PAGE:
Product Description

This stunning and very rare pair of 18th-century silver gilt goblets were fashioned from filigree silver and made functional by the addition of removable silver gilt liners, which they still retain, semi-concealed behind the filigree exterior. They were made in China around the middle of the eighteenth century and would have been destined for the European export market, most probably for France and possibly for a member of the royal household.

On the side of each goblet is an ogival cartouche, set within the filigree, containing a depiction of a lily flower with six petals and pronounced stamens. Some other examples of flowers or leaves within a filigree panel can be found in 'Silver Wonders from the East', including a close-up photo showing a drawer front from Catherine the Great's Toilet Mirror.

In France, prior to the revolution, the lily flower was the symbol of French royalty. A heavily stylised lily flower, known as the fleur-de-lis (flower of the lily) was adopted in the 12th century by, either King Louis VI or King Louis VII, when the monarch utilised the fleur-de-lis design on his shield so that his men could readily identify their monarch. The lily flower symbolises perfection, light and life and is also associated with Christianity. The Gospels of Mark and Luke report that Jesus said, "Consider the lilies, how they grow: they neither toil nor spin, yet I tell you, even Solomon in all his glory was not arrayed like one of these". In Christian art, a white lily has often been used to symbolise Madonna's purity.

King Louis XIV of France (1638 – 1715) adored filigree, as did his mother, who bequeathed him her own collection. During his reign, he amassed a collection of 167 gold and 693 silver filigree objects, which he displayed in three rooms at Versailles. Louis was mocked for his obsession by the Comte de Guiche, who cheekily referred to the King as the 'Marquis de Filigrane'. The filigree collections of Lous XIV, Catherine the Great of Russia, helped to popularise filigree throughout Europe and many rulers and aristocrats acquired some filigree items around this time. These were very costly objects which reflected their owner's high status. Fine filigree objects were made in China, India and Batavia and brought back to Europe by merchants, such as those of the East India Company, where they were sold for enormous profits. Later, the filigree was also manufactured in Europe.

Louis XIV was succeeded by his great-grandson, Louis XV (1715 - 1774), who probably added to his predecessor's collection. Unfortunately, the Versailles collection did not survive the French Revolution, when objects would have been destroyed and dispersed. Saule recorded that a large proportion of Louis XIV's collection was of Chinese origin.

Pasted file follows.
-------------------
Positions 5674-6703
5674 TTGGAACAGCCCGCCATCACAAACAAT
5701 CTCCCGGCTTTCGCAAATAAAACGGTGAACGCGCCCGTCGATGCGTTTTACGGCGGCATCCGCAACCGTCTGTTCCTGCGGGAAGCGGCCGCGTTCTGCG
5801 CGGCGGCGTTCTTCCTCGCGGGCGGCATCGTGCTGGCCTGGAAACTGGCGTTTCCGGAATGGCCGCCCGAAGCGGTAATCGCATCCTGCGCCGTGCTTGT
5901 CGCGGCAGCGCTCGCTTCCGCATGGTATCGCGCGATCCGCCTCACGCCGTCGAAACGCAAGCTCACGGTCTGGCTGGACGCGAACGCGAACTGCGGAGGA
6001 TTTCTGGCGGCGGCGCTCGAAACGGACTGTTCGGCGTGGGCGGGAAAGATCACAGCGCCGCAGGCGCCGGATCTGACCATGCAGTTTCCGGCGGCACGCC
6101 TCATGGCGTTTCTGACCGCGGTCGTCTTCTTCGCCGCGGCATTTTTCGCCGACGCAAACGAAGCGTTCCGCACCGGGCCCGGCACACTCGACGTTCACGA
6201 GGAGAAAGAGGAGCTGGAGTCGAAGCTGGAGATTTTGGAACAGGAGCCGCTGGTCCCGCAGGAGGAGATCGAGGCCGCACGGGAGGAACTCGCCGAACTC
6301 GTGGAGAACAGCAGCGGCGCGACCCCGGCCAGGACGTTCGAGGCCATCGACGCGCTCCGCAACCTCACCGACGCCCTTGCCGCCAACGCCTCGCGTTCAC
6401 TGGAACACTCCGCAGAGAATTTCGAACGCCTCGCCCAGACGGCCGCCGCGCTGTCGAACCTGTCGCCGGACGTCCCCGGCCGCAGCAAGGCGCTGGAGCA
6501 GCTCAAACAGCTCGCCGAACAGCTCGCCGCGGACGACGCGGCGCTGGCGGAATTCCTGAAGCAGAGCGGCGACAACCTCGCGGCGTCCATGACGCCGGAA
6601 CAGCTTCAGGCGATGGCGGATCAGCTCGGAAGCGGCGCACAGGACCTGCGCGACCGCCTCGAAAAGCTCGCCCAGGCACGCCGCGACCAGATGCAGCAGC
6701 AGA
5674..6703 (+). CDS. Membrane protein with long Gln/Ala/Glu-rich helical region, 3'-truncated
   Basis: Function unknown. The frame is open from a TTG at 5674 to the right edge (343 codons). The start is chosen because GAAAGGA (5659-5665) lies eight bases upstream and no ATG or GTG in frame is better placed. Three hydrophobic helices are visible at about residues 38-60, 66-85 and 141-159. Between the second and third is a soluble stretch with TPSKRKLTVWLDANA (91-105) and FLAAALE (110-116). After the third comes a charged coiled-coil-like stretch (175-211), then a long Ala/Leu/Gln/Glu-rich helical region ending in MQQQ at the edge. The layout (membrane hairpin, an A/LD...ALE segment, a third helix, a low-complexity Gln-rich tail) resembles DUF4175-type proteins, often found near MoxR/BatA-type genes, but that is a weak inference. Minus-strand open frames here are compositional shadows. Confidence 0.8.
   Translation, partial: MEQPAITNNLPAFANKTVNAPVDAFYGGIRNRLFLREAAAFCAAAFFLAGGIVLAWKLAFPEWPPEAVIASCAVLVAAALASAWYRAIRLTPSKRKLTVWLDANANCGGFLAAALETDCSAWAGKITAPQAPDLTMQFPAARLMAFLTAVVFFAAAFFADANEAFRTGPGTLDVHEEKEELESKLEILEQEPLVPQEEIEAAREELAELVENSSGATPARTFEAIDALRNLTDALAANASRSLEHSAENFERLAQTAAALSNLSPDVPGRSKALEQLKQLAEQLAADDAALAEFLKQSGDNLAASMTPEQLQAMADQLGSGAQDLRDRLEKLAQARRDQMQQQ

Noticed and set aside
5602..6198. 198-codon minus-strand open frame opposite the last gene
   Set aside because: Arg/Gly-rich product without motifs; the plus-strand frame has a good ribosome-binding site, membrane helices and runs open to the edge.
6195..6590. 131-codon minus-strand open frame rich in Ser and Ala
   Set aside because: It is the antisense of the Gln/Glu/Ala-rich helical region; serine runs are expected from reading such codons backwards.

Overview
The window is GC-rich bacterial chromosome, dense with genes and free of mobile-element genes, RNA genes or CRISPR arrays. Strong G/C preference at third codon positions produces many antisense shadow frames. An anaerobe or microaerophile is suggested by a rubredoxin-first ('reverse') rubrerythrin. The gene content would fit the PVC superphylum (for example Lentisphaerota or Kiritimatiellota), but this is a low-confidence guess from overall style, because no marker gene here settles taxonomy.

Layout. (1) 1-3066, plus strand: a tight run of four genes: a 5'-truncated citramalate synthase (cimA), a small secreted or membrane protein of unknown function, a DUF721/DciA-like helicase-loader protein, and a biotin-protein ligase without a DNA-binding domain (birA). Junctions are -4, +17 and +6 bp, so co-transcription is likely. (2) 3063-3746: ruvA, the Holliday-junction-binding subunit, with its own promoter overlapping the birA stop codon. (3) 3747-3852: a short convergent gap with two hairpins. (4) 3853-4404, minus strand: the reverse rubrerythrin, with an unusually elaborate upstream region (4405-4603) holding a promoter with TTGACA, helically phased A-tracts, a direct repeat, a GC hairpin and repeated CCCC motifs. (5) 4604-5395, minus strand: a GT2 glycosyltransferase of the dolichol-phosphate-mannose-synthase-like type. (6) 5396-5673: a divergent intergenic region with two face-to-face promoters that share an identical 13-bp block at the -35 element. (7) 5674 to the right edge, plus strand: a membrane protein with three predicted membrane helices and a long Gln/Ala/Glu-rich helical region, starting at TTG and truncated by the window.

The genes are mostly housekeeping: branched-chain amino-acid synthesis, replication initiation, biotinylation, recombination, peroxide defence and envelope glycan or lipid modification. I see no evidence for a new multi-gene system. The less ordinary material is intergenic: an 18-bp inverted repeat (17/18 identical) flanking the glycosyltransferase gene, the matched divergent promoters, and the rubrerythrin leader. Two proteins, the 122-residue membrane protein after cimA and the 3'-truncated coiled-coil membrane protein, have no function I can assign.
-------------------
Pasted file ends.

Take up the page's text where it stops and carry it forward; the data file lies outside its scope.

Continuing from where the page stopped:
The bowls of the goblets are conical. They are supported by knopped stems emanating from domed feet. The solid silver gilt rim to the top has been incised with a meander border. This ancient Chinese design is known as hui-wen and symbolises rebirth. The rest of the cone is constructed of filigree with a strict repeating design which is sometimes known as the 'overlapping coin' pattern. A pair of rosewater sprinklers of similar date and panels of filigree in the same 'overlapping coin' pattern is illustrated on page 27 of 'Silver Wonders from the East'.

The filigree of the upper part, which forms the conical bowl, differs in style to the filigree forming the stems and feet, which is a more freestyle tangle of looping and arched threads, curlicues and relaxed spirals within panels delineated by thick flattened wires.

The feet of the goblets are domed, and the panels of filigree take the form of three rows of concentric petals emanating from the centre point and increasing in size as they approach the edge of the foot, which is finished by a thick double-wire border to the edge.

The large spherical knop to the centre of the stem facilitates grip and this is echoed by a similar but smaller knop at the base of the stem and another at the top of the stem, which is shaped more like a ring. The two straighter sections of the stem were constructed in panels which were joined together, then rolled to form a cylinder and joined by vertical seams.

The spherical knops were constructed of petal-shaped panels, which, once joined, became a bowl-shaped 'flower'. One forms the lower hemisphere of the knop and another, a similar 'flower' is inverted and placed over the first before joining the two halves to form the sphere. Many strikingly similar examples of these spheres can be seen in mid-18th-century silver filigree objects. Often, they became the feet of filigree boxes and baskets. A few of these boxes and a rectangular filigree basket with these feet are illustrated in 'Silver Filigree from the East'.

Some of the distinguishing features of the mid-18th century Chinese silver filigree can be seen in these goblets:-

The filigree has been constructed from wires of different gauges, some of which have been twisted, others flattened, with the remainder retaining their original round profile. Also, various panels worked in different filigree styles are usually found within the same object.

Provenance: European Art Market
Dimensions:- Height 13.3 cms; Width 6.5 cms
Weight:- 280 grammes

References:-
B Saule, Cabinet des Filigranes, Versailles (unpublished)
Maria Menshikova et al, Silver Wonders from the East; Filigree of the Tsars, Hermitage Amsterdam, 27 April-17 September 2006.
The Bible

Sku: JC-SILV-07116
£11,750.00
Maximum quantity available reached.